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Communicating with Contractors

J. Brad Grieve

Let's look at the construction business here at Lake Chapala. This is like many businesses in that just about anyone can hang out a sign and call himself or herself a contractor. I believe the freedom here in Mexico is great and allows young entrepreneurs to start up a business easily, with little or no bureaucratic intervention. But on the other side of the coin, there is little regulation governing their business, which could help protect the consumer.

Recently, I heard a local contractor describe the construction business here at lakeside as the "Wild West." His concern was that there were unqualified people claiming to be welders, electricians, masons, plumbers and even building professionals - and this applied to both the Mexican and foreign nationals. As a result, clients were sometimes not receiving the quality of service they demanded. In some cases, the workers were performing work beyond their capabilities and were not seeking outside help. Sometimes the problem derived from a lack of supervision of inept workers. In other cases, an ignorance of the scale of the problem and of potential solutions prevented finding a quality solution and result. And sometimes, it was ego that stopped these so-called professional from seeking help.

So what can you do to help protect yourself? Simply stated, do your due diligence. Your greatest source of information is your circle of friends and acquaintances who have used the services of a contractor or other subcontractor (special service). Don't just take their word, remember to ask more questions. Such as: Why did they like the contractor? How well and frequently did they communicate? What was the quality and cleanliness of their work during and after the process? How much supervision and guidance was provided? What was the cost? Were their any surprises or changes in the scope of the work? These are samples of questions, but you need to understand the strengths and weaknesses of the contractor.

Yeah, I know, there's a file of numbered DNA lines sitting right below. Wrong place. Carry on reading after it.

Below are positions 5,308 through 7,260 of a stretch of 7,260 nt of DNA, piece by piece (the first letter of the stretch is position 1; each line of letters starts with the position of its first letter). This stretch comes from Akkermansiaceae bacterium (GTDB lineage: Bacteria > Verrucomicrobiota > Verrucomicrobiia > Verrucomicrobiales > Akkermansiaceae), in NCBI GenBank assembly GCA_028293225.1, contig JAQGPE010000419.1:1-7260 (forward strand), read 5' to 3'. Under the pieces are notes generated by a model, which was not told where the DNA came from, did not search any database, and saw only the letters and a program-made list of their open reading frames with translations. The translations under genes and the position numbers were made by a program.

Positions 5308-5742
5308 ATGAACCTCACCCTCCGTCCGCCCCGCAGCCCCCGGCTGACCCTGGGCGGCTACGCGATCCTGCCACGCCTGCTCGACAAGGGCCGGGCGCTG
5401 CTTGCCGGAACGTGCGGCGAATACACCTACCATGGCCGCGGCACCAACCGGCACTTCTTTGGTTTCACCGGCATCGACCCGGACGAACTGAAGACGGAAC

It may seem redundant, but ask the contractors for references too. Of course you know that he or she will not provide the list of clients who were dissatisfied with their work. But the names that they do provide can be contacted and asked the same aforementioned questions. In this way, you will likely find out more information or warnings about what to expect.

You may want also to talk to more than one contractor prior to starting the work. There are so many cases of clients seeking competitive bids on the work. But if they haven't clearly specified the work to each contractor, the proposals vary based upon the understanding of the scope of work, quality of work, warranties, schedule and - the most debated issue - total cost. It is always tempting to select the lowest bid, but make sure the lowest bid understands the project specifications and what is required.

One client chose the lowest bid of three painters, never discussed the quality or type of paint, schedule or quality/cleanliness of the work. They ended up with paint on windows, doors, roofs and walkways that was never cleaned up. The paint itself was of low quality and even had been watered down to make it more "spreadable" on the rough exterior of the house. The paint started to peel within the first year because the exterior surface had not been cleaned or repaired first. And since it was made more "spreadable," the paint started to fade unevenly at the end of one year. Yes, this client saved $3,000 pesos. But the results never lasted as long as he had hoped, and the window clean up continues. This case is a clear example that sometimes the standard of work or understanding of what is expected differs from what the client wants, even when they speak the same language.

This is not to say all contractors are crooks. Certainly not all are looking to do the cheapest, lowest quality work. In fact, most of them take pride in their work and want to make the client happy because for the most part, they are interested in the longevity of their business. Some of the better contractors will ask as many questions as the clients ask, so they are clear on what the client wants.

Published or Updated on: April 1, 2008 by J. Brad Grieve © 2008
Contact J. Brad Grieve

J. Brad Grieve is a professional civil engineer who has lived and worked in the Lake Chapala area since 1994. He is the owner of Ajijic Home Inspections and you can be reach him by phone: (376) 766-2836 or e-mail.

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